H.E. Dr. Matar Al Neyadi – Undersecretary, Ministry of Energy, UAE
The undersecretary of the UAE Ministry of Energy explains the feasibility of their anticipated energy matrix goals and the significance of partnering with the UAE’s R&D centers, academia and the private sector to advance the energy sector as a whole.
In January 2017, you said that the UAE’s energy strategy 2050 is based on “supply, affordability, sustainability and bringing happiness to the consumer”. The anticipated energy mix is 44 percent green energy, 38 percent energy from natural gas, 12 percent energy from clean coal and six percent nuclear energy. What, then, will be the role fossil fuels?
“To meet this considerable energy demand, the UAE leadership has set forward an ambitious energy diversification strategy to become a nation that powers its growth through various sources of electricity generation.”
Historically, fossil fuels have been a major contributor to the economic growth of the UAE. Today, they continue to be a significant pillar of our economy and our energy sector. Both fossil fuels and clean energy complement each other within the future energy mix.
The reality is that the demand for energy, and specifically for electricity, is growing in the UAE. To meet this considerable energy demand, the UAE leadership has set forward an ambitious energy diversification strategy to become a nation that powers its growth through various sources of electricity generation. This strategy also launches a series of energy policies that seek to encourage more sustainable energy consumption.
Therefore, the path forward for the energy sector is based on energy diversification, sustainability, and energy security.
At the moment, 98 percent of our electricity generation capacity is through natural gas-powered turbines. The UAE requires imports of natural gas to power these turbines. Bringing other sources of electricity generation, such as solar or nuclear energy, will help reduce our dependency on one commodity and improve our energy security, while achieving a more environmentally-friendly electricity generation sector.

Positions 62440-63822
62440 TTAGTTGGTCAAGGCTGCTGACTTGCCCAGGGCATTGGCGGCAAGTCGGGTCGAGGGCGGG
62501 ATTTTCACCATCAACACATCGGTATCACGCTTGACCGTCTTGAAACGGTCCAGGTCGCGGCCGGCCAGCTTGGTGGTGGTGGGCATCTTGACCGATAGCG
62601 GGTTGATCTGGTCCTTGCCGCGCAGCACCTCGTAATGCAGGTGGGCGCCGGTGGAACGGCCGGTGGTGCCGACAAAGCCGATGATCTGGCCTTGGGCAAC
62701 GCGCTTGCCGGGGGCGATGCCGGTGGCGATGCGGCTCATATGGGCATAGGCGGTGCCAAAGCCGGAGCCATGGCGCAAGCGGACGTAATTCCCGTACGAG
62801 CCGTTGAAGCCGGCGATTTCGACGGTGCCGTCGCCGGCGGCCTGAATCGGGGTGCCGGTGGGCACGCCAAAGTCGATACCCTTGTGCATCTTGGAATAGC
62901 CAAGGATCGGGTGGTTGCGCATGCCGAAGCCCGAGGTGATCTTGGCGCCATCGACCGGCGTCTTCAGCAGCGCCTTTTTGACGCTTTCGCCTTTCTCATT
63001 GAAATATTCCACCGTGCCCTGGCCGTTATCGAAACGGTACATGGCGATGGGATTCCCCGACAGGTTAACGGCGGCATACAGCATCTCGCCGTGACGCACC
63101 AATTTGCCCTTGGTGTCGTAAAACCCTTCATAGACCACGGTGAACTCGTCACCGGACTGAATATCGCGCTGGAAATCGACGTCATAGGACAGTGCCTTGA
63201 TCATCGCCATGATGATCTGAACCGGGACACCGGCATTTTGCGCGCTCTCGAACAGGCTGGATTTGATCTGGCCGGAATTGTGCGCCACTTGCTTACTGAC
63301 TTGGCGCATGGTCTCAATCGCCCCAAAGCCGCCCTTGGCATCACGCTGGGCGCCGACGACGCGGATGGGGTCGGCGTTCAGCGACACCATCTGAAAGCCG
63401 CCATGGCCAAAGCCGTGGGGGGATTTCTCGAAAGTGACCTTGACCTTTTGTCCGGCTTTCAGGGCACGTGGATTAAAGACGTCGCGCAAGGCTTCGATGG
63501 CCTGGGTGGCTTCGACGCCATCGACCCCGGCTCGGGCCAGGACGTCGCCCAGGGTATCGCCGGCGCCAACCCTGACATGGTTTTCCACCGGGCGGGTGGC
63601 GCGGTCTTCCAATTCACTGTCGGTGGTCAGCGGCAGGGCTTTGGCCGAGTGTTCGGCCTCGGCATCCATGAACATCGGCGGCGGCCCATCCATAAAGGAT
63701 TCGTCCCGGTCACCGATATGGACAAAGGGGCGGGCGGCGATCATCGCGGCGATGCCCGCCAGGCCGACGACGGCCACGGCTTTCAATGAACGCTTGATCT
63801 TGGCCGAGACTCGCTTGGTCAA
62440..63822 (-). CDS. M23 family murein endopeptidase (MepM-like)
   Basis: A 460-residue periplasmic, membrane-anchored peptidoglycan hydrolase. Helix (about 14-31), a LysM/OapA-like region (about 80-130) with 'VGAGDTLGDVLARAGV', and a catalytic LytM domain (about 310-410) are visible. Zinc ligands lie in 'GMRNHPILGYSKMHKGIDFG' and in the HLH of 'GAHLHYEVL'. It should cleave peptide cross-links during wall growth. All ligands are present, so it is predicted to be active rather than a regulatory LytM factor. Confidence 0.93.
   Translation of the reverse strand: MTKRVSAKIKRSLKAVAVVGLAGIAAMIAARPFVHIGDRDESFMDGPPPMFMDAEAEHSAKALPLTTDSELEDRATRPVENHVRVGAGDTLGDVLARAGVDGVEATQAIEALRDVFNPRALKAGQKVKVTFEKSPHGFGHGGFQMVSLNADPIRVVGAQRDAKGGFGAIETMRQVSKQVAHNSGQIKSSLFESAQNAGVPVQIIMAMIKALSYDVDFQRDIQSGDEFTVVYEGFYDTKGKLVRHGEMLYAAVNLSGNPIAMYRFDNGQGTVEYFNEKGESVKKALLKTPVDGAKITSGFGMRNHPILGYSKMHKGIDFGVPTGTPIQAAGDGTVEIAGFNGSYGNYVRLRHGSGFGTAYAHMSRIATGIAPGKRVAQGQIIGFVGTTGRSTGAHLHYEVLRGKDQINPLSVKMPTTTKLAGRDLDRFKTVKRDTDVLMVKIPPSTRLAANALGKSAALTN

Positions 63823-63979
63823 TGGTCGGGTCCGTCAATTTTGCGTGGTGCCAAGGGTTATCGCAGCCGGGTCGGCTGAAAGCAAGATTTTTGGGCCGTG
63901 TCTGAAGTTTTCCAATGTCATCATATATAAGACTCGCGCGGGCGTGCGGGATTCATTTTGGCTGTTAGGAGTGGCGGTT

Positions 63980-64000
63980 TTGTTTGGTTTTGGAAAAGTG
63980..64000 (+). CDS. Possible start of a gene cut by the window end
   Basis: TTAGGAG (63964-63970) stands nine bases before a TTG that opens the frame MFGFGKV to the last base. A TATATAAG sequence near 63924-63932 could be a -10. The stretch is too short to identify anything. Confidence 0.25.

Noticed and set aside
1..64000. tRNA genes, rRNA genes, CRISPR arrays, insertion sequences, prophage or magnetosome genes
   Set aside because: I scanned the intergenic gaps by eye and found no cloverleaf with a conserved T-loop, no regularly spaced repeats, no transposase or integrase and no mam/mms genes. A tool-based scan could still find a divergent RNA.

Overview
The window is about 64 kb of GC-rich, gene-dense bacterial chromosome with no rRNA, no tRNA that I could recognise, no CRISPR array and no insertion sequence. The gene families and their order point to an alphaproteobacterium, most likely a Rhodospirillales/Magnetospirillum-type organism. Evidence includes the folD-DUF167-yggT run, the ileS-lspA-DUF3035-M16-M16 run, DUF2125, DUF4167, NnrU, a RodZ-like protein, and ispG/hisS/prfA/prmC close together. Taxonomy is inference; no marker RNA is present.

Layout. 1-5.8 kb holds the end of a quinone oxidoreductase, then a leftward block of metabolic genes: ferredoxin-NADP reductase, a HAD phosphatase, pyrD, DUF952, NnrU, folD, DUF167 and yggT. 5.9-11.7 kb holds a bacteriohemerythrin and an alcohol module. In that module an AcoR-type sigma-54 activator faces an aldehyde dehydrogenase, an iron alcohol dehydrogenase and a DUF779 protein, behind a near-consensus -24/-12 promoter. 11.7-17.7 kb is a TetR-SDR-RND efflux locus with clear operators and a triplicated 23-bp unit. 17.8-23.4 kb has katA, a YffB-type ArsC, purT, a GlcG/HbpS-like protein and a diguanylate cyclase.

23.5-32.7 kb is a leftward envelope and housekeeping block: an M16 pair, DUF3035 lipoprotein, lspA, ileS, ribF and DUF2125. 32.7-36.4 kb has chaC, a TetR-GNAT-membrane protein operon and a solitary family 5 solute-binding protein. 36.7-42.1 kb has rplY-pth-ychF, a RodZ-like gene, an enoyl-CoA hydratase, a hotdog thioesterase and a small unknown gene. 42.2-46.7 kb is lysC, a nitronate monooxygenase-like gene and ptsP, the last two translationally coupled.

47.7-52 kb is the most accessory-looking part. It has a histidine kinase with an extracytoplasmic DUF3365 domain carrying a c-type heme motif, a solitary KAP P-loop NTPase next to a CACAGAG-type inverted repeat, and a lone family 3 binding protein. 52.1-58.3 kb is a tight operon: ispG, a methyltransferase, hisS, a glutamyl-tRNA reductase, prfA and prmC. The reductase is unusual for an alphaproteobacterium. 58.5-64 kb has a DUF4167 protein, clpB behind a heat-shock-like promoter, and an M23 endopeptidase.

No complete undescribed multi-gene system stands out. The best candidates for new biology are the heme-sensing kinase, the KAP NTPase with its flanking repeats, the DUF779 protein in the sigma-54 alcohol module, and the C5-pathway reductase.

By 2050, the Ministry forecasts that the UAE will require 100 GW of electricity generation. Achieving this goal will require a substantial growth of different sources of energy generation, especially solar energy.
In this sense, our studies show that the UAE meets ideal conditions to produce solar energy, due to its geographical location and we can therefore generate cheap solar electricity.
Over the last few years, UAE energy authorities have demonstrated a unique capacity to develop solar energy projects, achieving the lowest costs for solar energy generation in the form of non-subsidized solar energy developments. Abu Dhabi recently announced a 2.4 cents per kilowatt cost for its latest solar energy development, marking the lowest cost of solar energy in the world. This is a great example of the bright future ahead for solar energy in the UAE and to the ambition that UAE energy authorities have to make solar energy a major contributor to our national electricity portfolio.